to desire, the head waiter went blandly about his other duties, as if the working of this sort of miracle was a common and easy thing to him.
Mr. X. said he had not known, before, that there were people honest enough to do this miracle in public, but he was aware that thousands upon thousands of labels were imported into America from Europe every year, to enable dealers to furnish to their customers in a quiet and inexpensive way, all the different kinds of foreign wines they might require.
|THE TOWN BY NIGHT.|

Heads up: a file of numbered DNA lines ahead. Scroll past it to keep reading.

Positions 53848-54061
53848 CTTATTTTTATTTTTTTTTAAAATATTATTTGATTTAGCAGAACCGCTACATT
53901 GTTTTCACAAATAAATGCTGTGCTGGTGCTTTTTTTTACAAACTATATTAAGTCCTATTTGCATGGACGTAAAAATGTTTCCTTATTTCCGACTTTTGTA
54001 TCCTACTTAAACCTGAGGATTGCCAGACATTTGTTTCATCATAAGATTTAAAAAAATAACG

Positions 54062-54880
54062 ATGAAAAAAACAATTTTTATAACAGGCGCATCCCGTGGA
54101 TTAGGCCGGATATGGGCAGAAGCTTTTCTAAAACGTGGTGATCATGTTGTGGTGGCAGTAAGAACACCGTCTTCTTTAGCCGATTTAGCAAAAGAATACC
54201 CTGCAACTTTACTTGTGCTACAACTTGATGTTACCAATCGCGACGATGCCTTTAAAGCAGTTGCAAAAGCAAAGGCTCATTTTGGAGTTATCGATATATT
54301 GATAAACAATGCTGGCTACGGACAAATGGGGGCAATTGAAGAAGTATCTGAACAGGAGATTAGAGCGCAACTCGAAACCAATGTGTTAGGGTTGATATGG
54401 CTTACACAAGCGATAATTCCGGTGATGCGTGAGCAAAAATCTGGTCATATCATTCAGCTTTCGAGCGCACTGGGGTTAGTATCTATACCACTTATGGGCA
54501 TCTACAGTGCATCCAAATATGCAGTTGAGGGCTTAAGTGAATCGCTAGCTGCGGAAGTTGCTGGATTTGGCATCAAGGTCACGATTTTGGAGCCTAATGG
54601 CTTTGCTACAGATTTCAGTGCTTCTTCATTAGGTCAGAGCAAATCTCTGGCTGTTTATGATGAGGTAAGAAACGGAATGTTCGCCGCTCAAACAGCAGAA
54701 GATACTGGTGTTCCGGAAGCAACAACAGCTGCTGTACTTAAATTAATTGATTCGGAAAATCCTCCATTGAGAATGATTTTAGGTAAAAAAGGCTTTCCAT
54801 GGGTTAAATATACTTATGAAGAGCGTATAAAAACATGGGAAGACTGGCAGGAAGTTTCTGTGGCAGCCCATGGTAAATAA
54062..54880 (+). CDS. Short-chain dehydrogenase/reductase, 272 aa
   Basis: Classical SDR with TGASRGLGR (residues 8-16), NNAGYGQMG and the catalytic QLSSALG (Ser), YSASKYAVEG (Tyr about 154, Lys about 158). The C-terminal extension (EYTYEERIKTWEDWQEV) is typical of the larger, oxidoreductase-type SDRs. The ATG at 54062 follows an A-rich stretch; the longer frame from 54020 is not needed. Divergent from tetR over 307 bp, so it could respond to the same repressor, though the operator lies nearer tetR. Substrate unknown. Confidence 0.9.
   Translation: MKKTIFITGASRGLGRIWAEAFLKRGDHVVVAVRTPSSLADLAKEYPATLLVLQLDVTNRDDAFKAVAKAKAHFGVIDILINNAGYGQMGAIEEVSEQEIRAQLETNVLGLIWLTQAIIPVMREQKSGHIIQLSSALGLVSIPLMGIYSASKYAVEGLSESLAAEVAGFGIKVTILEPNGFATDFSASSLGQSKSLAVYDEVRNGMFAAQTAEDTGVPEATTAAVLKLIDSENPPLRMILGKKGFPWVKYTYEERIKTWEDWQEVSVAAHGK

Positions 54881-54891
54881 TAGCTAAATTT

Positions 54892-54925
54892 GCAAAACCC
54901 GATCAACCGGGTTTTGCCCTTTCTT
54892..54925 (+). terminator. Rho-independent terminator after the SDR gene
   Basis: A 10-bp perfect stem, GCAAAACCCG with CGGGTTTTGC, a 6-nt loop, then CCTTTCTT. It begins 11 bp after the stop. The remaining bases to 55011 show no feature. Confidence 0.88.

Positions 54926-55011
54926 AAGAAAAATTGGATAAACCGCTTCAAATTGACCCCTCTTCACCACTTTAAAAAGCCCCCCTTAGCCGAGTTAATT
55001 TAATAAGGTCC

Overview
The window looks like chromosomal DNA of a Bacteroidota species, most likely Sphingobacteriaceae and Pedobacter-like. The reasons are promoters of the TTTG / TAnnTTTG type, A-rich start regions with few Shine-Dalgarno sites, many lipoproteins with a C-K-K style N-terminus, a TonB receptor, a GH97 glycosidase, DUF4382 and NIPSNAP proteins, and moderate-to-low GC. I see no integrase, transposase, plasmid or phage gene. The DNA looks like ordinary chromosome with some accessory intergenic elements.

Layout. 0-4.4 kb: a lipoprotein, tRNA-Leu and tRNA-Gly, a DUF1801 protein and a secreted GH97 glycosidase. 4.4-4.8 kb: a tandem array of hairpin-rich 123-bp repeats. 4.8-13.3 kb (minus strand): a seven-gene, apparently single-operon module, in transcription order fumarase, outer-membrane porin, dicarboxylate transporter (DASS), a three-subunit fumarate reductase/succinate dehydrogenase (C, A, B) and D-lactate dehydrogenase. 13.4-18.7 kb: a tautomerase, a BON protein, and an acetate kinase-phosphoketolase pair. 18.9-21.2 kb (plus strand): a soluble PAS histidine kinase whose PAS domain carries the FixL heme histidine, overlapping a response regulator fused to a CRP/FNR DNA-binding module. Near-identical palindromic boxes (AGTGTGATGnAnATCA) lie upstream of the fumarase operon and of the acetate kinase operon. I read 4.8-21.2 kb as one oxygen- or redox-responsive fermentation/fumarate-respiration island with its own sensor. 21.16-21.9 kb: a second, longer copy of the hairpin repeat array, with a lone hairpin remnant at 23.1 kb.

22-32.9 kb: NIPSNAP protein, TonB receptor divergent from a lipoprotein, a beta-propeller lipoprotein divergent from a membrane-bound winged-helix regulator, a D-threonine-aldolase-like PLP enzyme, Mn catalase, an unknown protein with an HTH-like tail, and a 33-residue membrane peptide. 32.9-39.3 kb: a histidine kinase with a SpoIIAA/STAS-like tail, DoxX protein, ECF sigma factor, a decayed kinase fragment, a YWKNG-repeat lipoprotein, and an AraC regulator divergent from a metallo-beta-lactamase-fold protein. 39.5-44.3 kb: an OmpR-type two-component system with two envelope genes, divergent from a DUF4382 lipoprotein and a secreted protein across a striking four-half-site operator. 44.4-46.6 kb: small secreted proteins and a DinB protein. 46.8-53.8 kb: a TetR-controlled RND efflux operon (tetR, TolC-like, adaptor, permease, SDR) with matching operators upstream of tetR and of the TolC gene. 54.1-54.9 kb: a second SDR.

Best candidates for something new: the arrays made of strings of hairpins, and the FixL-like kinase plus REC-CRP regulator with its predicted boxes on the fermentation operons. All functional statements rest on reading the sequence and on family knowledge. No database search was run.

We took a turn around the town, after dinner, and found it fully as interesting in the moonlight as it had been in the day time. The streets were narrow and roughly paved, and there was not a sidewalk or a street lamp anywhere. The dwellings were centuries old, and vast enough for hotels. They widened all the way up; the stories projected further and further forward and aside as they ascended, and the long rows of lighted windows, filled with little bits of panes, curtained with figured white muslin and adorned outside with boxes of flowers, made a pretty effect. The moon was bright, and the light and shadow very strong; and nothing could be more picturesque than those curving streets, with their rows of huge high gables leaning far over toward each other in a friendly